Resolving Race Discrimination in the Workplace

Resolving racial discrimination can be a complicated process that requires a combined effort. Depending on how you reported the discriminatory behaviour can impact how the problem is resolved and the severity of the situation will also be taken into consideration.

Sometimes, resolving race discrimination complaints may entail;

  • Employer Action – Whenever they receive a complaint, employers should take immediate action. This action will differ if you have made an informal complaint or a formal grievance, however, it will often include launching an investigation. Depending on the outcome of the investigation, common employer action could be taking disciplinary action against the perpetrators.
  • Organisational Change – For lasting change, your employer should commit to addressing any systemic issues that cause racial discrimination. This could involve updating policies or providing additional employee training, for example. All employers should be proactive in creating a more inclusive company culture, especially after an incident of race discrimination has occurred.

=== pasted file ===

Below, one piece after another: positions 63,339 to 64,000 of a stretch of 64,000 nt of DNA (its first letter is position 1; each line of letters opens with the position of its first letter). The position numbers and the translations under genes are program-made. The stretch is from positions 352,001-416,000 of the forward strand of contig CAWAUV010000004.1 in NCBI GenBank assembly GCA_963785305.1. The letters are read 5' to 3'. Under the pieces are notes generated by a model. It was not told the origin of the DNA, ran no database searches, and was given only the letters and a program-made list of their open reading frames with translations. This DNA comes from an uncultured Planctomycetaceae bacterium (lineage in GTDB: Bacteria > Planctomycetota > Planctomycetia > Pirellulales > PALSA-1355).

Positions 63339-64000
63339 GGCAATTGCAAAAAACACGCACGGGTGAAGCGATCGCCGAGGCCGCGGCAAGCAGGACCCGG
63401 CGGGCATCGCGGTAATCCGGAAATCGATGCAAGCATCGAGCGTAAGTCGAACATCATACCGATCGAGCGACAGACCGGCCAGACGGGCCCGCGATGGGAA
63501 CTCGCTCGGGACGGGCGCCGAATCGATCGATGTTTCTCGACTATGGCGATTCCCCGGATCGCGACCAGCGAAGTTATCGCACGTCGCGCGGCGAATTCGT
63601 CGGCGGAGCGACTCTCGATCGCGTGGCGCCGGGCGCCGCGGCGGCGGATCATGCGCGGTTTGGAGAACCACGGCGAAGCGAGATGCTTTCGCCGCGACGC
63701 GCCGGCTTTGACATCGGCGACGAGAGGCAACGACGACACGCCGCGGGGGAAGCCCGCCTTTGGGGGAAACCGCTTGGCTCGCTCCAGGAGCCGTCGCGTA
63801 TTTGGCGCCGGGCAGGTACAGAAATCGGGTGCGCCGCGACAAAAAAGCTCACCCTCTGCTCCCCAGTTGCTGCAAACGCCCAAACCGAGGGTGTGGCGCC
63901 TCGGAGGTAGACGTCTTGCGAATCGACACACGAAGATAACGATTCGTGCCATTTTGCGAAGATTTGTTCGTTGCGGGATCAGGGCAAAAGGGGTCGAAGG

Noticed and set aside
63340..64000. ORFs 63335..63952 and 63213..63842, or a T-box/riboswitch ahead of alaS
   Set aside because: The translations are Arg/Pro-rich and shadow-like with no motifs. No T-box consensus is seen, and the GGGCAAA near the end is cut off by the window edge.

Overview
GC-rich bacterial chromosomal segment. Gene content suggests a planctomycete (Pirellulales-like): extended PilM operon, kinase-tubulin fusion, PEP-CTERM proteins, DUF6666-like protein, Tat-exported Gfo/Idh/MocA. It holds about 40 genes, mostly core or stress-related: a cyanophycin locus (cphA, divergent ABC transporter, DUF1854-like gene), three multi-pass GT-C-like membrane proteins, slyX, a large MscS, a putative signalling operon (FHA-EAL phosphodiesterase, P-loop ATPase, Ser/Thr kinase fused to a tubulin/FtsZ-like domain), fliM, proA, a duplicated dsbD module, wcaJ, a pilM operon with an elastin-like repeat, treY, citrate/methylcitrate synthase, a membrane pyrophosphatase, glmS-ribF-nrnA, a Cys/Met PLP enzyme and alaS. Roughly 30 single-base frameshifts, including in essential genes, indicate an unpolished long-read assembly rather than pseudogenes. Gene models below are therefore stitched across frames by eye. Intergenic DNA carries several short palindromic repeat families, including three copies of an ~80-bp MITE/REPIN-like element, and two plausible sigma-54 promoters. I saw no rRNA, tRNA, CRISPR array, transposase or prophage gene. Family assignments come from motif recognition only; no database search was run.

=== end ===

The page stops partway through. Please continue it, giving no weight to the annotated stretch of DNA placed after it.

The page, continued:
• Compensation – If you decide to take a claim to the Employment Tribunal, you may also receive compensation for the discrimination you experienced. This compensation can be for loss of earnings and/or injury to health or feelings. An Employment Tribunal can also recommend that an employer takes a certain course of action, such as reinstating an unfairly dismissed employee.


Speak to a Race Discrimination Specialist in London

Race discrimination in the workplace is a serious issue that should not be overlooked. Identifying, reporting and resolving discriminatory incidents is important and as an employee, you should not hesitate to tell your employer about discriminatory behaviour. Should you have any questions about race discrimination or you need some legal advice about Employment Tribunal claims, our team at Nationwide Employment Lawyers is here to help.

We have years of experience assisting employees with discrimination claims and we can provide you with a seamless, cost-effective service. Our race discrimination specialists in London are here to help and will represent you from beginning to end. Contact us today to discuss your experience of race discrimination with us in more detail.